Then the check woolen materials are brilliant, and coarse ribbed materials in light greys, fawns, and cream effects with black stripes running through can be very chic. Small spots and broad lines are a feature of some of the best gowns.
Many of the lovely frocks in preparation for Ascot are composed of light fabrics with white grounds and colored designs. It is useless to preach economy for Ascot frocks unless it is for the young girl who may look charming in muslin.
However, the typical Ascot frock must be magnificent. In fig. 2 we have a delightful sketch of a cool, summery, and gorgeous garment.
Lace is, as sporting people would say, “bad to beat” for general effect, but having thrown economy to the winds, let me warn everyone who attempts the lace dress (which need not necessarily be expensive, for pretty, old-world patterns are reproduced at extremely moderate prices, and only require a layer of chiffon beneath to throw up the design and soften the whole thing) never to put it on to a foundation of glace, but over soft Oriental satin or pongee. I do not think anything is uglier than a lace or muslin dress over a crackling foundation.
What a rage there has been for point-d’esprit this season, and here we have an example of a reasonably priced fabric worked up into wonderfully elaborate garments.
Fine Valenciennes lace and coarse guipures are popular, and many delightful models are trimmed with ribbon ruchings or Pompadour edgings and sometimes black velvet, which is always effective with lace.
Here, again, soft, creamy chiffon will throw up and significantly enhance the value of an ordinary washing point-d’esprit.
The Loveliest French Frocks
The most lovely French frocks are made of painted muslin: chiffons and gauzes are also painted. Sizeable white velvet buttons worked in with gold and silver, or quaint old enamels are a favorite finish to some of these light summer frocks.
Buttons still form an essential item in the world of trimmings. Large gold medallions or diamond shaped pieces of colored velvet, sometimes edged with lace, are a somewhat unique mode of decorating a bodice and even form an elegant finish where nothing else would correctly do.
One of the favorite Ascot colors is shrimp-pink in soft ninon-de-soie éolienne, etc. Real rose has been a favorite for a long time: but this wants toning down with a good deal of lace.
Every shade of blue from pale Saxe to a vivid royal is to be seen, and a few fashionable frocks are in the palest tone of eau-de-nil.
There are, too, some glamorous gowns in crepe-de-Chine and fine white cloth with a border of beautiful hand-cut jet and bolero to match.
These are chiefly cut in corselet or Princess style and are very plain but magnificent: they are at their best worn with a black hat, and perhaps a touch of color in the long-handled Pompadour parasol.
A curious compromise in parasols is the Early Victorian frilled silk shade, with a long Louis XVI stick finished with gold or silver cords.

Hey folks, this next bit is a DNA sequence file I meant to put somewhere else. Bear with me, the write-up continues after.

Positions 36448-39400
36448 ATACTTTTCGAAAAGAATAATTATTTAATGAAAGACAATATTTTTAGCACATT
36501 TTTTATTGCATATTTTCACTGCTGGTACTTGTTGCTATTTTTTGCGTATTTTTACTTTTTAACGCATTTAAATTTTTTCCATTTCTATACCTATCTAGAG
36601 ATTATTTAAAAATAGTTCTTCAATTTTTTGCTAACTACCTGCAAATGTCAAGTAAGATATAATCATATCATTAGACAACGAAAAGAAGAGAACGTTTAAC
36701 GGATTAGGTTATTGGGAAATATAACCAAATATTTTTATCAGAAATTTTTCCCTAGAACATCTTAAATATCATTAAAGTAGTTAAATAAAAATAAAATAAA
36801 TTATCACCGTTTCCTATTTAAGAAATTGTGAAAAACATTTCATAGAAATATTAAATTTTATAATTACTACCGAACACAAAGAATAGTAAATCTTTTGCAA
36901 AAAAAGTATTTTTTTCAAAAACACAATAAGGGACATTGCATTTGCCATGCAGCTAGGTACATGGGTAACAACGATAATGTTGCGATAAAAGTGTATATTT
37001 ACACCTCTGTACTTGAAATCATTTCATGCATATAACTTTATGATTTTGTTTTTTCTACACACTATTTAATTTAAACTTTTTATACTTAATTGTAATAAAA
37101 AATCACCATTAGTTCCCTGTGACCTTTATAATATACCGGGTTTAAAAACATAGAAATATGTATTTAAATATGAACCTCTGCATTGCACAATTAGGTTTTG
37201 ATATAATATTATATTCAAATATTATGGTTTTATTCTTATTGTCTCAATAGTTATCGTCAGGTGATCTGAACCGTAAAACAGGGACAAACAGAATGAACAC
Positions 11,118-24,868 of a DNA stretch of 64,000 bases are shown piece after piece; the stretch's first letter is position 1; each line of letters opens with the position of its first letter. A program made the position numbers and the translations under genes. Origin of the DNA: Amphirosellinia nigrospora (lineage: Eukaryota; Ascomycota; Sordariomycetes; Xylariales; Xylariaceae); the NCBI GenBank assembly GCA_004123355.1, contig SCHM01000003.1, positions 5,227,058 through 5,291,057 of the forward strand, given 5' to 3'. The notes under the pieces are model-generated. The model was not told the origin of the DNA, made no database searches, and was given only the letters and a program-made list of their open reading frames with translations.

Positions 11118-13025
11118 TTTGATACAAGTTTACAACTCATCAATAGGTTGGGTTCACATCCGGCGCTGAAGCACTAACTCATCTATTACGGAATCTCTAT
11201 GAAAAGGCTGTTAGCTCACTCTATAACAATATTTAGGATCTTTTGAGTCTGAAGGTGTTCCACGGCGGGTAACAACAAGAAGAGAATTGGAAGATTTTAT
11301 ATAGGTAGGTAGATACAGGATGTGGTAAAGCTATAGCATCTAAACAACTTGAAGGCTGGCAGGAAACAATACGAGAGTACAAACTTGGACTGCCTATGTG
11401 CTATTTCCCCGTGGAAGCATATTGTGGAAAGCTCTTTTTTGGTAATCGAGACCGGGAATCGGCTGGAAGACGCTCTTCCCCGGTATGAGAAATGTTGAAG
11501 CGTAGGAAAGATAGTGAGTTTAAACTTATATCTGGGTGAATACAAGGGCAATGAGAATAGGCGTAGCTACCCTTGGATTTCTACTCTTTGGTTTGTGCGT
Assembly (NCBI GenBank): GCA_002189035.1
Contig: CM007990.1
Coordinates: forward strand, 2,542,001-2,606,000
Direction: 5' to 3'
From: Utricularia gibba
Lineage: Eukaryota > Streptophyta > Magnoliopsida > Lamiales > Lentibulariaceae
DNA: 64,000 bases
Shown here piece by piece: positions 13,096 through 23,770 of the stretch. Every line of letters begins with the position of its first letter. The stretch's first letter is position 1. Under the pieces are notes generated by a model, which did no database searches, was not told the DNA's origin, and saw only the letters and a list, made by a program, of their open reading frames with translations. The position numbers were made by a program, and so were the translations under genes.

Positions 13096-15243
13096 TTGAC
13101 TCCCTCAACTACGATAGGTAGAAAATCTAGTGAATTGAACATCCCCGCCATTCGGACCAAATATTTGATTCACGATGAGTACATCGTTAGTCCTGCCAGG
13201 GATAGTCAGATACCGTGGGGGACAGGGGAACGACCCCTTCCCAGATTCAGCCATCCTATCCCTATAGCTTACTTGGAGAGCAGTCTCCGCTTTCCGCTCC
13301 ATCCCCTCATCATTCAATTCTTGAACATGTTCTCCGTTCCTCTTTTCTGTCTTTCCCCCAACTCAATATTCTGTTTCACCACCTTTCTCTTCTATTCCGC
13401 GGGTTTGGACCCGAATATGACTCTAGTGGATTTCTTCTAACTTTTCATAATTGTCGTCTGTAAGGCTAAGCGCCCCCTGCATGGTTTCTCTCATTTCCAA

These long handles look very well carried out in inlaid tortoiseshell and crystal, but nowadays there is a craze for something odd yet straightforward in the way of stones.
One of the most beautiful things I have seen is a large knob of uncut opal with an arrow rim of gold: this was most uncommon, and, I may add, ruinous to gloves.
By the way, what a season it is for white and palest lavender kid or suede gloves! I hey all reach to the elbow, and no one to-day wears a tight glove, which is quite as much a thing of the past as a tight-fitting boot.
However, what about Ascot hats? Millinery, after all, denotes the fashion of the hour more clearly than any other part of the wardrobe.
A chat with Paquin, of Dover Street, convinces me that millinery is now at its best, and there is so much variety that every face can be suited. A charming trio of hats has been sketched at the Maison Paquin, indicating some of the modes of the hour.
Here we note that peacocks feathers (in spite of superstition), ostrich plumes, fancy wings, flowers, and ruchings are the favorite trimming for headgear.
The lace hat is pretty for the young girl. White lace, with garlands of flowers and tulle, sounds fundamentally right for the month of roses. Such huge roses are being worn in millinery, and of every possible shade.
All flowers today are wonderfully reproduced, but the rose is the prime favorite. Laying down specific rules regarding millinery is useless. For instance, at a house like Paquin’s you will see some curious flowers of autumnal shading on an essentially June hat.
There is no congruity in the mind of the master milliner, but there is always a good style and a beautiful blending of colors.
The Shepherdess and Watteau shapes remain with us, and their dainty prettiness always goes well with the muslin frock. Then we have ostrich and lace stoles, spangled scarves, and all sorts of beautiful neckgear of this description.